An inquest had been held upon the body of Kamp, the deceased, by the Coroner of the City and County of San Francisco, with a jury sworn and impaneled pursuant to the provisions of the Act of April 19th, 1850 (Hitt. Genl. Laws, Sec. 723)-- concerning Coroners --and at this inquest the witness, Mary Murphy, had been sworn and had testified concerning the same interview between herself and the prisoner, and the admission he had made to her on that occasion. In order to establish that her evidence before the Coroner was contradictory of her evidence as given at the trial, and so to impeach the credibility of her testimony, she was inquired of by the attorney for the defense as to what she had formerly stated upon that matter before the Coroner at the inquest. She was asked whether or not, in her statement made on that occasion concerning the interview between herself and the prisoner, she had said that the prisoner did not mention any locality or place as the locality or place at which he had shot a man. She answered that she had not so said on that occasion. The inquest returned by the Coroner and filed in the office of the Clerk of the Court below, and containing or purporting to contain the testimony of Mary Murphy, taken down under the direction of the Coroner, signed by the witness, by her mark and her signature, attested by the Coroner's clerk and certified by the Coroner himself, was then produced by the counsel for the prisoner and offered as evidence of the supposed contradiction. It appeared by this testimony as produced that the witness had detailed before the Coroner the particulars of the interview had at her house on the sixteenth of May between herself and the prisoner, and in connection therewith had stated as follows: " He (the prisoner) said he had shot a man the night before, but did not say where it was." Upon objection taken by the District Attorney, the Court below excluded the evidence of the alleged contradiction, and an exception was duly reserved to the ruling of the Court. The record does not disclose the point of the objection thus made and sustained by the Court below, nor are we informed, either by the bill of exceptions or the argument submitted here by the Assistant District Attorney, for what reason the offered evidence was so excluded by the Court. At a subsequent time during the trial the counsel for the defense called the Coroner and his clerk, and examined them as to the testimony given by the witness at the inquest, and as to the circumstances under which it had been reduced to writing and returned. They were each unable to state from independent recollection, even after looking at the return of the inquest, anything which the witness had testified before the Coroner's jury, or, in fact, that she had testified at all. The statement of the testimony of the witness appeared to be in the handwriting of the clerk, and to have been taken down by him in the method stated to have been uniformly pursued by Dr. Letterman while he was Coroner; that method was that the witness, being first duly sworn, was examined by the Coroner in the presence of the jury, and the answers given were repeated by the Coroner to the clerk, who thereupon wrote them down as given to him by the Coroner. Upon the conclusion of the examination of the witness the testimony taken down in this manner was read aloud for the purpose of correction in any particular desired, and was thereupon subscribed by the witness, and if subscribed by mark (as was the case with the testimony of Mary Murphy), was attested by the clerk. This method of taking testimony appearing to have been uniformly pursued by the Coroner and his clerk, and without--so far as they could remember--deviation in any instance whatever, her deposition before the Coroner was a second time offered to impeach the credibility of her evidence as given at the trial, and was again excluded, this time " on the ground that the proper foundation therefor had not been laid."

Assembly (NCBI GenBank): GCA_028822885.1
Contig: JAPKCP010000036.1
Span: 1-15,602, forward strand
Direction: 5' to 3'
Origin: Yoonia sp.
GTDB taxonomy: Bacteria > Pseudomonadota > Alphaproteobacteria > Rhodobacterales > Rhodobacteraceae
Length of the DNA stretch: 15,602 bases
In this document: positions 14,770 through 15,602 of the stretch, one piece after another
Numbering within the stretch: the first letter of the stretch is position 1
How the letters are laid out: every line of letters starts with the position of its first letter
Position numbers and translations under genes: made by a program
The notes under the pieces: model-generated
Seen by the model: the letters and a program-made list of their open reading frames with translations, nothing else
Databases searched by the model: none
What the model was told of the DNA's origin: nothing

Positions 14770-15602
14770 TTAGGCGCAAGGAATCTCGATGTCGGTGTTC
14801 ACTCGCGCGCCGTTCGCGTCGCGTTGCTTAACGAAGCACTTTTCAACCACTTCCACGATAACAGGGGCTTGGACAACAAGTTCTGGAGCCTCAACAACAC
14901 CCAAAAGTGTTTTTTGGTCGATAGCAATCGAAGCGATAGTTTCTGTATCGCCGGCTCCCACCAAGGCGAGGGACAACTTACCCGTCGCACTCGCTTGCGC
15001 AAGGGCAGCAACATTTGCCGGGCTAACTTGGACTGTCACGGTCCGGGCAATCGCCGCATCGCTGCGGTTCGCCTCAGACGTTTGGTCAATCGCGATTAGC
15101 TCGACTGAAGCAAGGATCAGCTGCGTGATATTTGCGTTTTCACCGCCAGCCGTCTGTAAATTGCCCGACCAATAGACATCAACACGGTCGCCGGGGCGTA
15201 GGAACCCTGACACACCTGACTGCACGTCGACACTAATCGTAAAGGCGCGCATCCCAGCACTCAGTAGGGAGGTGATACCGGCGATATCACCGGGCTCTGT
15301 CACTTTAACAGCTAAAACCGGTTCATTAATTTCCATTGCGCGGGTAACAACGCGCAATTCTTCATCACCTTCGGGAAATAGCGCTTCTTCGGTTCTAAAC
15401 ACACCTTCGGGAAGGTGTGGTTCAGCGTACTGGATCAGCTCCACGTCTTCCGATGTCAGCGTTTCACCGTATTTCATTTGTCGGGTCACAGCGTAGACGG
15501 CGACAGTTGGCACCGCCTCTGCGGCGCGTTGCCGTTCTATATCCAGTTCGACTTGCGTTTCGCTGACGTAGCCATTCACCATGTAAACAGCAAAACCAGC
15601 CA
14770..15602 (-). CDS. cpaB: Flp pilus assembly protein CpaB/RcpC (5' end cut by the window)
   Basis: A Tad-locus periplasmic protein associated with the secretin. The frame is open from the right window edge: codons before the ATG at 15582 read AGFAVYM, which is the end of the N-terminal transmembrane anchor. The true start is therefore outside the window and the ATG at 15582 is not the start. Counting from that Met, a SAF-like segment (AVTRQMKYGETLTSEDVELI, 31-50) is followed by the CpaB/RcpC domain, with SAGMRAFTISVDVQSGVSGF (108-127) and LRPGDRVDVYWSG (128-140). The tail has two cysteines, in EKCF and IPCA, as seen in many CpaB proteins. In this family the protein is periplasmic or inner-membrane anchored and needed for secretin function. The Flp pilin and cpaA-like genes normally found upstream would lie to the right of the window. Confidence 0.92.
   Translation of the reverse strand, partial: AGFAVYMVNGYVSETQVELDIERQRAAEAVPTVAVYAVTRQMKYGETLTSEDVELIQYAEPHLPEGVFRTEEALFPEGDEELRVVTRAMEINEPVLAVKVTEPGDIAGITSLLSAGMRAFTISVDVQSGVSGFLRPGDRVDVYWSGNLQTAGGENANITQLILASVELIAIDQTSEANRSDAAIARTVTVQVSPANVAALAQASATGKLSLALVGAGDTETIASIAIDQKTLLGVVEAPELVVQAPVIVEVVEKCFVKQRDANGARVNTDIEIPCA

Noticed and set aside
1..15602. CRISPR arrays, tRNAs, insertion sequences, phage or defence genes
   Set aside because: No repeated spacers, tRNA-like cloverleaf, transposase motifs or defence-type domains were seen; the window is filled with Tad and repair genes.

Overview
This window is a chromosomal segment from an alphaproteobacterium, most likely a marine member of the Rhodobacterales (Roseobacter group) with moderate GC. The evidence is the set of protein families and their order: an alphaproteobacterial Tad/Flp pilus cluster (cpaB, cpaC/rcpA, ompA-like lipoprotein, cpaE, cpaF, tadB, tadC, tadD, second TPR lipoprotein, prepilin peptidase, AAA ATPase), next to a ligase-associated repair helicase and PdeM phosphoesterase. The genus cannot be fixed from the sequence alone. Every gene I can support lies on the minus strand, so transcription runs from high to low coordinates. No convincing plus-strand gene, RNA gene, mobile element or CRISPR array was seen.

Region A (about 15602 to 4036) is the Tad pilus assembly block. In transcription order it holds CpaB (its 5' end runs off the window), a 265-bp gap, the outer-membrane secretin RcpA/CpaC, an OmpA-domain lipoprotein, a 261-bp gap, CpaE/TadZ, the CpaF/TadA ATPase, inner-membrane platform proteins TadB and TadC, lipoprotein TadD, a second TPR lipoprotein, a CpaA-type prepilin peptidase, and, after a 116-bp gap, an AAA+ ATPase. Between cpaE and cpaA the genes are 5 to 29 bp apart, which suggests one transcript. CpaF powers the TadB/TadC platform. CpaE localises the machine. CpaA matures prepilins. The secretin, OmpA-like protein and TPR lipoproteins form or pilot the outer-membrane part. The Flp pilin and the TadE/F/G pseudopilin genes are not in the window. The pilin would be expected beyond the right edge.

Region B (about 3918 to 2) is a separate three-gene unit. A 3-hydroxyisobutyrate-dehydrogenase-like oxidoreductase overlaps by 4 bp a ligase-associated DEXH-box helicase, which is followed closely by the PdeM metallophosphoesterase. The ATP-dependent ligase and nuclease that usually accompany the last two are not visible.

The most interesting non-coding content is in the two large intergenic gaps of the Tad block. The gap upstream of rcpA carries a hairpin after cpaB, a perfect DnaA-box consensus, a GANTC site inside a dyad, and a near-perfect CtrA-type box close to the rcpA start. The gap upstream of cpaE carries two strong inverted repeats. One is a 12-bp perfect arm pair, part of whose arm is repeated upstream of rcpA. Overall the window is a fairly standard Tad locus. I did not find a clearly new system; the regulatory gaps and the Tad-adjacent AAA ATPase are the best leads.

The precise import of this objection, as appearing in the records before us, is not clear.